Call for drug safety testing at summer music festivals

Crowd at a musical festival

All music festivals should provide drug testing facilities, where people can go and find out if substances are safe, says the Royal Society for Public Health.

This will reduce the risk of serious harm from recreational drug use, after a sharp increase in drug deaths in England and Wales, it says.

A rise in drug strength means users may be taking drugs at dangerous levels.

But no level of illegal drug use is ever entirely safe, the Society says.

The RSPH says allowing festival-goers to check the content and strength of substances they possess should also be introduced in city centres where drug use in clubs is common.

It says the idea is supported by the majority of clubbers and festival-goers.

Dangerous drugs

Drug safety testing has already been carried out in the UK at two festivals last summer, with the support of local police and public health.

RSPH’s research suggests that nearly one in five users decided to get rid of their drugs once they became aware of what they contained.

Eight festivals in the UK are expected to offer drug safety testing facilities this summer, including Reading and Leeds festivals.

Deaths related to ecstasy use in England and Wales have risen from 10 in 2010 to 57 in 2015.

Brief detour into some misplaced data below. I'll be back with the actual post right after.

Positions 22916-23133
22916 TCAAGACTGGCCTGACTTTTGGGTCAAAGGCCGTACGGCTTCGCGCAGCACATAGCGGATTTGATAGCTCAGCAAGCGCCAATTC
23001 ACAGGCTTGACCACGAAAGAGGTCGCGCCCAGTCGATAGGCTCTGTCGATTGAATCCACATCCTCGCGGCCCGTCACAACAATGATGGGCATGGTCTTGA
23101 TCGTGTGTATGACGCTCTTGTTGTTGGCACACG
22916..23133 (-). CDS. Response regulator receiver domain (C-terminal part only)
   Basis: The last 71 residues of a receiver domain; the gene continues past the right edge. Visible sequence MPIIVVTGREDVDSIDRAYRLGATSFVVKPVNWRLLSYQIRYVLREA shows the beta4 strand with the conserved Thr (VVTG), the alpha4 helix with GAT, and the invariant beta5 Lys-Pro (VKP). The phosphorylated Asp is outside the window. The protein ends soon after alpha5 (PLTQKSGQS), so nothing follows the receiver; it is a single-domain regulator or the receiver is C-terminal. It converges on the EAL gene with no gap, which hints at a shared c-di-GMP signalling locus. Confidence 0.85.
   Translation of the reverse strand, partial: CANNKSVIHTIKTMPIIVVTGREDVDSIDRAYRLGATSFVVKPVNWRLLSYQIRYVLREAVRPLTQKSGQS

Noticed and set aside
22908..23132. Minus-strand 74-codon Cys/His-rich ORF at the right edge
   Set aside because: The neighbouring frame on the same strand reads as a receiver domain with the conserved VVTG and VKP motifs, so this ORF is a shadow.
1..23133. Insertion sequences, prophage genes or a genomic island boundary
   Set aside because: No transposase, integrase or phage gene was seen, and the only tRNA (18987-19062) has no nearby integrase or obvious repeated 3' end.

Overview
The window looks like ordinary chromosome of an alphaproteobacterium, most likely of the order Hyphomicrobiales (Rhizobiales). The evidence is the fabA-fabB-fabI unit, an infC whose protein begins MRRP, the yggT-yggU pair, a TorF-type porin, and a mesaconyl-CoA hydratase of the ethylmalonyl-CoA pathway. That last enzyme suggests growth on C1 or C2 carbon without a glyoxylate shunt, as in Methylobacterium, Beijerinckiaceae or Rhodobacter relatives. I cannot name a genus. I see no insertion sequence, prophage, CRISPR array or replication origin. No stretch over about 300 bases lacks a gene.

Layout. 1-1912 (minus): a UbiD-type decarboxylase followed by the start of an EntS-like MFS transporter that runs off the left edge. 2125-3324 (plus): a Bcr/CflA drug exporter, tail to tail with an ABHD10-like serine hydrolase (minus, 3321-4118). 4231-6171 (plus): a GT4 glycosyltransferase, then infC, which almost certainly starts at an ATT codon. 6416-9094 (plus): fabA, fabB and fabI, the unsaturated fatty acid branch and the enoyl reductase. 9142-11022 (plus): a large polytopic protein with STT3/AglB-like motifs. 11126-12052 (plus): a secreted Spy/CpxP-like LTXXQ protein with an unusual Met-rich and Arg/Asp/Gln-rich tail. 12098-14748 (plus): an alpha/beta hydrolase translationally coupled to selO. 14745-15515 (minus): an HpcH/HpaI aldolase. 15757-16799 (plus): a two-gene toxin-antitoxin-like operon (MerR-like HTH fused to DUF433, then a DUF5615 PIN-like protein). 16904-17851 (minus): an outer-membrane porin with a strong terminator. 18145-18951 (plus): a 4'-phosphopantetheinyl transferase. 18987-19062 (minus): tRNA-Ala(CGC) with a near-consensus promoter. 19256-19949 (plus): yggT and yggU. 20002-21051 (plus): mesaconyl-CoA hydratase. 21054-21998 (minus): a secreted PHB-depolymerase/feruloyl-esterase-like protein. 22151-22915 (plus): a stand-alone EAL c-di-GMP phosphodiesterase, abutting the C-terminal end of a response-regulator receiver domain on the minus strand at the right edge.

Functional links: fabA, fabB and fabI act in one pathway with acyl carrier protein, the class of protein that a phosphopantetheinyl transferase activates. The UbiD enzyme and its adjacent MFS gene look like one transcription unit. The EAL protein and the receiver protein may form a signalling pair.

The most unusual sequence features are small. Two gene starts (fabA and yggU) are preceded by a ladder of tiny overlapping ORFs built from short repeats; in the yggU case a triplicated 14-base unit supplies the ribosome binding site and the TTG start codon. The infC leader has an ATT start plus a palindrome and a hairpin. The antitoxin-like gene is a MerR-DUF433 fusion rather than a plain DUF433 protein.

Drug-related deaths at UK festivals increased to six in 2016.

The rise is thought to have been largely caused by an increase in the average strength of ecstasy pills.

The Society said the average chemical content of an ecstasy pill in Europe is now around 125mg per tablet, compared to 50-80mg in the 1990s and 2000s.

Some ‘super pills’ now contain more than 300mg of MDMA (the chemical name for ecstasy).

‘Pragmatic approach’

Shirley Cramer CBE, chief executive of RSPH, said: “The rise in drug-related deaths at music festivals and night clubs is a growing problem for policy makers, health authorities and events companies alike.

“While the use of stimulant ‘club drugs’ such as ecstasy can never be safe, and RSPH supports ongoing efforts to prevent them entering entertainment venues, we accept that a certain level of use remains inevitable in such settings.

“We therefore believe that a pragmatic, harm reduction response is necessary.”

She urged event companies to make the facilities a standard part of the UK festival and clubbing scene.

Fiona Measham, professor of criminology, from Durham University, who was behind the drug safety testing pilots last year – called The Loop – said: “We believe that prioritising public health over criminal justice for drug users at a time of growing concern about drug-related deaths at festivals and nightclubs can help to reduce drug-related harm both on and off site.”


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